Summary: Two short stories that begin with Adam and Hoss looking for their missing brother.
Rated: K+ Word count: 2916
Looking for Little Joe
“Where have you looked?”
“The barn, the root cellar, and the bunkhouse. You?”
“Every blame corner in the house, even the attic.” Hoss wiped the sweat from his forehead.
“Little Joe hates the attic.” Adam observed with a trace of worry underlying the irritation in his voice.
“He plum hates a whuppin’ worse!”
“If we don’t find him before Pa comes home, that’s exactly what will be facing him!” Adam eyes continued to scan the area around the ranch house. And more than likely the two of us! Adam did not voice his final thought, but Hoss read it in his brother’s eyes.
“Ma may get home before Pa.” Hoss could only bring himself to whisper the notion, and a chill shuddered down his spine despite the sweat that had reappeared on his brow.
The thought of telling his stepmother that he had no idea of his baby brother’s whereabouts paled Adam’s tanned cheeks. “We’re not going to let that happen, brother.”
“But what if it does? “ Hoss’s ten-year-old mind demanded reassurance.
“We lie, well, not lie exactly, but we avoid the truth.” Adam’s right hand tugged nervously at his left ear.
“Pa says that’s the same thing.”
“Only if the other person finds out.”
Hoss’s stomach plummeted to his knees; if Adam was ready to lie, they were already swimming in trouble.”
“Well, if he’s not in the house, yard, or barn, we’re going to have to broaden our search. You go around the edge of the yard that way, and I’ll go in the other direction. Look for any sign that he went off into the woods.”
“He ain’t allowed to leave the yard, Adam.” Hoss made the statement mainly to push way the thought of the four-year-old wandering alone in the woods.
Adam was trying to keep the same image at bay. He or even Hoss may have been fine in the woods at that age, but Little Joe had always lived in a house with multiple older eyes upon him. Dangblast it all! Why didn’t I keep my eyes on him today!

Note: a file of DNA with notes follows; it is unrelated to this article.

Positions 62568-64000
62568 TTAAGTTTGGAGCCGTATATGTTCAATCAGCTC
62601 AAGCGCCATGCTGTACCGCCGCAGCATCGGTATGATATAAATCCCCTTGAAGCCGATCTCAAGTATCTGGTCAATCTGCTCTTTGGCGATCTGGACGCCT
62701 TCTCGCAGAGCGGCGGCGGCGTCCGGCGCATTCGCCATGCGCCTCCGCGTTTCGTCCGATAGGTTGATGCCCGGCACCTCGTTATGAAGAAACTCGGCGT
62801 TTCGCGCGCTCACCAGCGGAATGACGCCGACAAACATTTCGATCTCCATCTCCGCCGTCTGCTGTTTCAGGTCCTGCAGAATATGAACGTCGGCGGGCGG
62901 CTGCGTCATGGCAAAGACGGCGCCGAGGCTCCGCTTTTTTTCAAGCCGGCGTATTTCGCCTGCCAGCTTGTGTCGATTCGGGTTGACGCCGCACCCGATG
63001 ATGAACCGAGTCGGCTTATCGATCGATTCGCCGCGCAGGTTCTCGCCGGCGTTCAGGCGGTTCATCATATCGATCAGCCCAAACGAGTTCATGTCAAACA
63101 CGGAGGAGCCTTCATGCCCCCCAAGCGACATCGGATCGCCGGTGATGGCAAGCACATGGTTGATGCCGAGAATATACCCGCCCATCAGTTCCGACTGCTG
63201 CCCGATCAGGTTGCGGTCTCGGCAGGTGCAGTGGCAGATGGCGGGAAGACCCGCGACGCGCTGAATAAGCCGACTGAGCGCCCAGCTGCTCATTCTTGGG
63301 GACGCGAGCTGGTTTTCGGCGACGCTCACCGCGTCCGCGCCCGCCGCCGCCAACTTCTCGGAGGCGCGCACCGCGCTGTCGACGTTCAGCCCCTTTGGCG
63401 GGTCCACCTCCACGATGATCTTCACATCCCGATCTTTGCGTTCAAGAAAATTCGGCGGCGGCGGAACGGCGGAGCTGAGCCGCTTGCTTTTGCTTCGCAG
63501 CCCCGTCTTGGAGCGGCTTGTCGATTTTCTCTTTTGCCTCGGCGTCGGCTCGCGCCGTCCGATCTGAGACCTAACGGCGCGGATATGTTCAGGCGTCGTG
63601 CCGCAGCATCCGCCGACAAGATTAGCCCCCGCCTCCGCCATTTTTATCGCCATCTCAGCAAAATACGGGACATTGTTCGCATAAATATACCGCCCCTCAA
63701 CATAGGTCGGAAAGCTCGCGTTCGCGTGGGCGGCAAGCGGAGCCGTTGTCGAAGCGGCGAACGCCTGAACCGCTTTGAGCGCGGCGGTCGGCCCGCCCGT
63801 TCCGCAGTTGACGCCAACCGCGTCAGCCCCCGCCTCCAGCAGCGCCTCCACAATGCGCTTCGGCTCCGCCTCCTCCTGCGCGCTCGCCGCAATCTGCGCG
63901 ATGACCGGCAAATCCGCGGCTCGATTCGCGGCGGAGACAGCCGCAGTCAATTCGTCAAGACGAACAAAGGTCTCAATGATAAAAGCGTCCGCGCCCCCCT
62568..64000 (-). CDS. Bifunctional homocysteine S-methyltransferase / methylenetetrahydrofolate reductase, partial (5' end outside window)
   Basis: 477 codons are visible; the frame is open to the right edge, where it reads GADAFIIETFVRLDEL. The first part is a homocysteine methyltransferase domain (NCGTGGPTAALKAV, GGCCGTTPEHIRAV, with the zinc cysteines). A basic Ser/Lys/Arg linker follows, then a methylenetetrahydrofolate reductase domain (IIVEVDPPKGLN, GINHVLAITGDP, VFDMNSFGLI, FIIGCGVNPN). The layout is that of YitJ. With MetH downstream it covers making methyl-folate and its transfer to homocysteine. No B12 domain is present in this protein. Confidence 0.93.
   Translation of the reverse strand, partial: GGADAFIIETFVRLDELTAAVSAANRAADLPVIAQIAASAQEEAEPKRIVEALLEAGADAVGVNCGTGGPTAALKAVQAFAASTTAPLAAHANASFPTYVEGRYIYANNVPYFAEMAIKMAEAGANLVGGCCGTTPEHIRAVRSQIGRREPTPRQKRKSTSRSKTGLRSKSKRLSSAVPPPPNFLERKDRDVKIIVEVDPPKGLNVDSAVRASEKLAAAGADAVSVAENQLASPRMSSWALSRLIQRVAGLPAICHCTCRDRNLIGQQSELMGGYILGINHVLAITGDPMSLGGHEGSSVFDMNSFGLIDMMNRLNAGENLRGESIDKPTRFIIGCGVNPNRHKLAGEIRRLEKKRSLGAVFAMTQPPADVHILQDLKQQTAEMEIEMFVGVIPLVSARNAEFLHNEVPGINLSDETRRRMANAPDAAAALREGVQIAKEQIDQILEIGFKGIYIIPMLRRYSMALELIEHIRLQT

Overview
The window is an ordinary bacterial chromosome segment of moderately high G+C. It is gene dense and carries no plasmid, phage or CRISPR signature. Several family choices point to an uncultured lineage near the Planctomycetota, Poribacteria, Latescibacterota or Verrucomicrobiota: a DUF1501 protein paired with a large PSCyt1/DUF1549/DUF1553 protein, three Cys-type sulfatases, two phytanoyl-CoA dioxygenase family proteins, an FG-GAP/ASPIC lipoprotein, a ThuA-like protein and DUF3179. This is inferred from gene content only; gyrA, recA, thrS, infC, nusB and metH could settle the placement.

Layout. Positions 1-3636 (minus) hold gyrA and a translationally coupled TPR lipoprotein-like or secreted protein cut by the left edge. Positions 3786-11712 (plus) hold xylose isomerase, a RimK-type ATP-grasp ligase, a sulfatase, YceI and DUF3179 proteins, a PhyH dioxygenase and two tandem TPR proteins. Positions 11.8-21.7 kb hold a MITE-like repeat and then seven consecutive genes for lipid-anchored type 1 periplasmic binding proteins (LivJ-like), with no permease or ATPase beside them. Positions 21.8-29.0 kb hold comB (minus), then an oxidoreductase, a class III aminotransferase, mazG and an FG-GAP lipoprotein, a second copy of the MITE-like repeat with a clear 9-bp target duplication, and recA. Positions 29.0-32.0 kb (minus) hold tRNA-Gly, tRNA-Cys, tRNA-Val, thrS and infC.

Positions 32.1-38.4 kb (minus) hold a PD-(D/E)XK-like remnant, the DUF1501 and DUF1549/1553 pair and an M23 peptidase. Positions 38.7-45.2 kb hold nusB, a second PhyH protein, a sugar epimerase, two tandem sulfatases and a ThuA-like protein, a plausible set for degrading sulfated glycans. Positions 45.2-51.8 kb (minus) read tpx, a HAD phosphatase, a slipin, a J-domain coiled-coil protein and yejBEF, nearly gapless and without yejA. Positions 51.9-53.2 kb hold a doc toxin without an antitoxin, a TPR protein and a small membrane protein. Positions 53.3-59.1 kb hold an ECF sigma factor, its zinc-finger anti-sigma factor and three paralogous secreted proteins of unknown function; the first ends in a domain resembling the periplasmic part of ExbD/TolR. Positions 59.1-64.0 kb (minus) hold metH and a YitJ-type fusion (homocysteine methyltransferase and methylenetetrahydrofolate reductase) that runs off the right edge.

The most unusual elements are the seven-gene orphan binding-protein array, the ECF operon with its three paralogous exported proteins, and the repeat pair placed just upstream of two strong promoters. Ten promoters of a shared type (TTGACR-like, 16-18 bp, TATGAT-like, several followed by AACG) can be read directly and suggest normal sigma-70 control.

His father’s voice filled Adam’s head, “Marie has gone to see what she can do for Mrs. Foster, and I’m needed at the lumber camp, so you will just have to put your book aside and keep an eye on your little brother.”
Adam sighed as his eyes searched the ground for signs of a little boy’s passing. Please God make him just be hiding some place safe because he’s mad that Pa wouldn’t take him with.
Adam stopped and watched Hoss stoop for a closer look at the ground. “Do you see something?” Hope rose in his heart until Hoss stood and shook his head.
Hoss completed the last few yards and then faced his brother tears forming in his eyes. “No sign, Adam, no sign at all.”
“Well, then he must still be hiding in some corner around here.”
“Maybe it’s time to fire shots and bring the men, so they can start helping us look.”
Adam chewed his lower lip. If they fired signal shots, it was admitting that Little Joe was lost; it also made their own comeuppance a surety. You so afraid of a whipping that you’d leave your baby brother in danger just to avoid one!” The voice in his head was razor sharp and sounded a little like his father and stepmother both, as impossible as that would be for any human. Adam sighed. “You looked everywhere in the house? Even the little spaces?”
Hoss nodded unable to push a word past the lump in his throat.
Adam had not needed to ask; even though he was not grown Hoss was always thorough with any task. Little Joe would have come out for Hoss, maybe not for me, but he would have for Hoss.
“We’ll try one more thing, and then, well, then I’ll get a rifle.” Adam put his arm around Hoss’s shoulders and said quietly, “I’ll go into the trees a little and look some more. You go in the yard and the house and call for Joe. Tell him I’m not around, so it’s safe to come out. That you’ll talk me into not telling Pa about his going off and hiding.”